The opening night of a short tour by electronica performer Dos Floris, with more dates to follow in the spring next year. The Lexington is one of those cool London venues with a legacy of many musicians playing on their way upwards.
Opening the show was Orlando Seale, with a stage decorated with inflatable animals and swimming aids, he introduced an unconventional support set, with elements of performance art keeping the audience on their toes. He was accompanied by a clipboard-wielding actor who chose to commend or reprimand Orlando on the quality of his performance as well as a second guitarist wrenching unearthly electric sounds to complement the calm and simple delivery of some haunting songs such as the sublime ‘Wrestling’.
He has recorded a superb EP and more with a full orchestral backing, tonight’s show was a complete contrast but nonetheless as effective.
If watching Orlando was like being part of a play by Samuel Beckett, the one-woman powerhouse that is Dos Floris took us onto another heavenly plain altogether. Florence Donovan is an excellent singer and pianist, as showcased later in the show with the stripped-back ‘Human Relations’ but her use of electronic loops, layers and textures brings her debut album to sparkling life this evening. ‘To The Wolves Part 1’ sets the agenda of sweeping soundscape and holds the audience riveted, their silent attention being testament to the compulsion of the occasion.
There is a pleasing unpredictability to the live versions of the tracks, with so many keyboard buttons that can be pressed to twist and enhance. The bass pulse of ‘That Day’ rocks you to the core, the anti-war message of ‘All The Kings Horses’ still cuts through and ‘Before You Loved Me’ is stunningly effective. The album title track ‘The Widowed Earth’ weaves its ethereal spell and when the show is all over somehow those haunting sounds are still echoing around this fine venue as Florence leaves the stage.
Opposite the well-established Boogaloo music pub on the main street in Highgate is The Red Hedgehog; an unassuming bar/café and the venue for the second night of a showcase from multi-instrumentalist and singer Dos Floris.
The set featured tracks from her majestic debut album ‘The Widowed Earth’, performed with striking confidence, depth and power. The show divided into a lighter and darker half, reflected by the costumes and new arrangements of these organic soundscapes. As a pulsating light back-projection links to the vocal sounds early tracks ‘Rivers’ and ‘The Other Side’ gently draw us into her world. Florence has complete mastery of the complex looping, multi-tracking and keyboard playing needed to bring everything alive, demonstrated to great effect on the faster post-apocalyptic groove ‘That Day’ and a funky version of ‘All The King’s Men’ (featuring the tones of a metal-stringed walking stick?). As the music grew in intensity and the back projection ended up like virtual barbed wire to reflect the anti-war sentiment of the lyric we were ready for a short interval.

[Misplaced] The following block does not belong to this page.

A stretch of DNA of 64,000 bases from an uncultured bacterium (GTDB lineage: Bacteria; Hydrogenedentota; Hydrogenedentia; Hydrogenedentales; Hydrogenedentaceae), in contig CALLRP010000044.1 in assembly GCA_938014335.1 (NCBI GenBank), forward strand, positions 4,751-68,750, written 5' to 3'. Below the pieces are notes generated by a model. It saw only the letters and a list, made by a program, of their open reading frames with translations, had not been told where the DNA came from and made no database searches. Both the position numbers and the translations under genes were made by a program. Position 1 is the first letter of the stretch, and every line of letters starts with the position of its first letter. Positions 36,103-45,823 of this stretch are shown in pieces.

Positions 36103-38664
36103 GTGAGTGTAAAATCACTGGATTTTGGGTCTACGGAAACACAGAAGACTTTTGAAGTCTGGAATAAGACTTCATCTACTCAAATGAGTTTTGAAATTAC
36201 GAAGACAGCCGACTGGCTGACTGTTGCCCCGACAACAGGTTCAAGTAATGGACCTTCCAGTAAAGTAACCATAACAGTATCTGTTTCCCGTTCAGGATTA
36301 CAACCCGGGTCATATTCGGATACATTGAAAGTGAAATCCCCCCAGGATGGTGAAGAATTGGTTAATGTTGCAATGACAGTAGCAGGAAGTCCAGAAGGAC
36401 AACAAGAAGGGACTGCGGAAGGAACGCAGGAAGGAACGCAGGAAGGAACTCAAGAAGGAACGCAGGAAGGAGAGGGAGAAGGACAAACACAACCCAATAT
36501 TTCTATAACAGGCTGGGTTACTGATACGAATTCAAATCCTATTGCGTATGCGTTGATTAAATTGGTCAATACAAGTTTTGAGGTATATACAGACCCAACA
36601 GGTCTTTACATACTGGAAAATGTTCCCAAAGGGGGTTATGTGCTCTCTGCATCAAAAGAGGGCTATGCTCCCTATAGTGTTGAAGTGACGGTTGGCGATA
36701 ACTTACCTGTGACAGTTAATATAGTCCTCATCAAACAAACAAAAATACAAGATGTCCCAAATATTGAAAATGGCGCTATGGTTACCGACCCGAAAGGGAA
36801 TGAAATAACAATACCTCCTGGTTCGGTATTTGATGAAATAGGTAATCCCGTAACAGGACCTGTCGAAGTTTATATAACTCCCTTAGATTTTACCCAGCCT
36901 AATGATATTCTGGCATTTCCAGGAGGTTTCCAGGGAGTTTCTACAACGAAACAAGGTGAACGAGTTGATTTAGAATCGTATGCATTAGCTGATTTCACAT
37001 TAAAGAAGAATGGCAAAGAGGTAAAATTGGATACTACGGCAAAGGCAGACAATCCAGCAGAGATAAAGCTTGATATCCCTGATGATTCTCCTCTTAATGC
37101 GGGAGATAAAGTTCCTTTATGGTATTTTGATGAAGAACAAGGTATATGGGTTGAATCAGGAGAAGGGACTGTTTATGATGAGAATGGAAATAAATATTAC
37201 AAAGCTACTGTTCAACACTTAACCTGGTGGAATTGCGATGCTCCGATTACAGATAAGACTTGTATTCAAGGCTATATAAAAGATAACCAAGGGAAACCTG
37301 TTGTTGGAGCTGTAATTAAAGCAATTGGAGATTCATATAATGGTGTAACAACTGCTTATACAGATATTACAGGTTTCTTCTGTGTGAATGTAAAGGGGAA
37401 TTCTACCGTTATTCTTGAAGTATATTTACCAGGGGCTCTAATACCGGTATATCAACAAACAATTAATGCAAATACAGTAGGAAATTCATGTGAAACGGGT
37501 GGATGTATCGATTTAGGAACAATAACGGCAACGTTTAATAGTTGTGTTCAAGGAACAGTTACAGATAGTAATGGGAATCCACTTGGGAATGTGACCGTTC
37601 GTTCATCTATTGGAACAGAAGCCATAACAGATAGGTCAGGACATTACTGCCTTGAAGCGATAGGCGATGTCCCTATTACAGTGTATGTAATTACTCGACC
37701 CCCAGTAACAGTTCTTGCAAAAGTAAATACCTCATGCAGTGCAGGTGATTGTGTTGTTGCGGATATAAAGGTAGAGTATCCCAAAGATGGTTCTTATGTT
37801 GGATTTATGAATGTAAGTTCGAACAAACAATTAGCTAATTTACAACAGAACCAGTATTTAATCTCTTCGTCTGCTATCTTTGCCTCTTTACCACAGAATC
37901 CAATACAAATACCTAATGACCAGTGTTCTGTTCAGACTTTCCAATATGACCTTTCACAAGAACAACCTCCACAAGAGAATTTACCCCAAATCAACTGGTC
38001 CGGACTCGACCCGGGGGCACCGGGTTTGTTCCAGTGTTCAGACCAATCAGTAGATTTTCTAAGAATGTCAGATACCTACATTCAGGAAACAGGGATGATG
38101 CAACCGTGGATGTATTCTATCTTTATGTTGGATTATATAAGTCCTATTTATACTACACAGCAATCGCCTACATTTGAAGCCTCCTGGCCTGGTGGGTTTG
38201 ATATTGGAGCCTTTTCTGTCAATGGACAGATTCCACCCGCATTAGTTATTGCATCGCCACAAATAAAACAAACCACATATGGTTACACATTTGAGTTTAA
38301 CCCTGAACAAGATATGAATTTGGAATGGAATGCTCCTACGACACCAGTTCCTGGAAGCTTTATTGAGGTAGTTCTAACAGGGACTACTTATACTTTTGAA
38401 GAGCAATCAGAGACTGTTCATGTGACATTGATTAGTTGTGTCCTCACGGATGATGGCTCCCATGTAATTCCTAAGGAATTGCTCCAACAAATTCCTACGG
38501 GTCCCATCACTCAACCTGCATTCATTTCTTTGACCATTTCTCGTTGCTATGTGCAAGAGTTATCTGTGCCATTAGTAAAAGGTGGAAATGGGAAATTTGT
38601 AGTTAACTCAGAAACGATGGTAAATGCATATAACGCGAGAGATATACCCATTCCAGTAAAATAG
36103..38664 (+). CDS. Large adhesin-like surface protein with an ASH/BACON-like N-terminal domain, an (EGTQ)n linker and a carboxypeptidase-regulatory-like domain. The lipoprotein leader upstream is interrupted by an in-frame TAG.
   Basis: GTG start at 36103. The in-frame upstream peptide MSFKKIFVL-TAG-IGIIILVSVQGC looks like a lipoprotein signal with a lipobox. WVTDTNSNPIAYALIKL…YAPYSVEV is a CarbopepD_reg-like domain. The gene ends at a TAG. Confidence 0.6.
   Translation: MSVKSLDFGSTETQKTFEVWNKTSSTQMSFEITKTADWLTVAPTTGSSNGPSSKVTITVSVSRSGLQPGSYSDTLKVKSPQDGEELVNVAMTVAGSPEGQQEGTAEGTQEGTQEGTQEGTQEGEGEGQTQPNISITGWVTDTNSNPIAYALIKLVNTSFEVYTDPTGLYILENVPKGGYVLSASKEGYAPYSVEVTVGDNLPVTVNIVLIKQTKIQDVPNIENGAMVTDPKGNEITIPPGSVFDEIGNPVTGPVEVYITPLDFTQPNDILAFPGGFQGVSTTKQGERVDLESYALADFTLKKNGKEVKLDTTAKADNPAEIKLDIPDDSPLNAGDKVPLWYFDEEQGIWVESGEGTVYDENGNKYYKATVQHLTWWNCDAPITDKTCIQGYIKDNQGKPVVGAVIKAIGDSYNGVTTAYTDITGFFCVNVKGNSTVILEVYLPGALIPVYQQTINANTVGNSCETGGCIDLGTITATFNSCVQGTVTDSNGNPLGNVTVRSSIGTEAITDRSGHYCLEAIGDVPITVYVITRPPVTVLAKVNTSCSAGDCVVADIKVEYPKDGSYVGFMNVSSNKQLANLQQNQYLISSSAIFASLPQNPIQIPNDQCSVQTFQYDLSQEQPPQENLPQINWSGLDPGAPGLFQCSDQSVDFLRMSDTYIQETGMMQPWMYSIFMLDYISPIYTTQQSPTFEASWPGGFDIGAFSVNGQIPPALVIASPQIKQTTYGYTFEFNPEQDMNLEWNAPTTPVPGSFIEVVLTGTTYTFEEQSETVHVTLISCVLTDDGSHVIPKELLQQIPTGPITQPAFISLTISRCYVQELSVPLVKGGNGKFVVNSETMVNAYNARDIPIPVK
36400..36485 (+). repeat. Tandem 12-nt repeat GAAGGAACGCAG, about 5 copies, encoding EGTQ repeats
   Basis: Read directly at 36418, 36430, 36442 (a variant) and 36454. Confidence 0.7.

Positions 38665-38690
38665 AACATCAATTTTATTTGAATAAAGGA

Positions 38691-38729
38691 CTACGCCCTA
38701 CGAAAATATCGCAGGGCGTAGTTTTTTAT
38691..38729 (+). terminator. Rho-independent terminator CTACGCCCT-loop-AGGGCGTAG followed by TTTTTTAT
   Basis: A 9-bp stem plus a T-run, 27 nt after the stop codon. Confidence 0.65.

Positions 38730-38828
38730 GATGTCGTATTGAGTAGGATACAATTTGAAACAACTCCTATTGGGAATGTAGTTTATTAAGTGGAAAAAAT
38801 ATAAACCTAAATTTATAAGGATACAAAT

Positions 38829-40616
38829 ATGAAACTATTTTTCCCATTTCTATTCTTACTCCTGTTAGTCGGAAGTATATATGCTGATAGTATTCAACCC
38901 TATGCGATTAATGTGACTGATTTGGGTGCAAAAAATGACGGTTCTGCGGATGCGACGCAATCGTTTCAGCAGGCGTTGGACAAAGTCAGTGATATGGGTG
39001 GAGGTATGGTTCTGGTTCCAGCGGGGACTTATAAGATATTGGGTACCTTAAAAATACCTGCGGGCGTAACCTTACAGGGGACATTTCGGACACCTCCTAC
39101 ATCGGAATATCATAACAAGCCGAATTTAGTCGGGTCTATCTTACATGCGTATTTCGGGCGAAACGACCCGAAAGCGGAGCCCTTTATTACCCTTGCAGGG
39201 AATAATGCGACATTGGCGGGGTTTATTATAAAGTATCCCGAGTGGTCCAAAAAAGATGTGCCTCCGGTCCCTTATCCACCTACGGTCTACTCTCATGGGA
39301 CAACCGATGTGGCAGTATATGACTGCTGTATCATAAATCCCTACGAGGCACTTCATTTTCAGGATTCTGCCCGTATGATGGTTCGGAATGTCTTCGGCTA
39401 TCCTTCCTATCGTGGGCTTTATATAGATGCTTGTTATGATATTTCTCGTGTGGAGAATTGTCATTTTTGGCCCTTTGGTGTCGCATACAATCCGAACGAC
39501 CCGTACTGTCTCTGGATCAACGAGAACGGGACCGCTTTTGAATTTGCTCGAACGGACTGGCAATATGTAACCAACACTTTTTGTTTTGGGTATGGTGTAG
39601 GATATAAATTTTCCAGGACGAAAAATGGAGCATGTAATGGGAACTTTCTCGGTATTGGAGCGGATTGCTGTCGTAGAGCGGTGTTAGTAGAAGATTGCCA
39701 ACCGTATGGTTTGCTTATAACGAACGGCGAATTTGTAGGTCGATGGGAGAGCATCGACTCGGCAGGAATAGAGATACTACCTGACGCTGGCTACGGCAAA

On resuming the empathetic soundman seemed to crank up some of the denser bass tones so we could wallow in the gorgeous ‘Before You Loved Me’ and ‘The Widowed Earth’. In an older unrecorded song ‘Starlight’ the audience boosted the lightshow with glowsticks, then the superb ‘To The Wolves Part II’ was a natural choice for the finale, with an encore of the new ‘Human Relations’ pointing the sound in a different direction for the forthcoming album.
It was a triumphant performance! Sitting back and listening carefully I could hear the way that every small sonic element fits in, looped phrases drift in and out again and fill the spaces in between; just as astronomers search for the dark matter invisible amongst the bright galaxies, in this music the whole adds up to far more than the sum of the parts…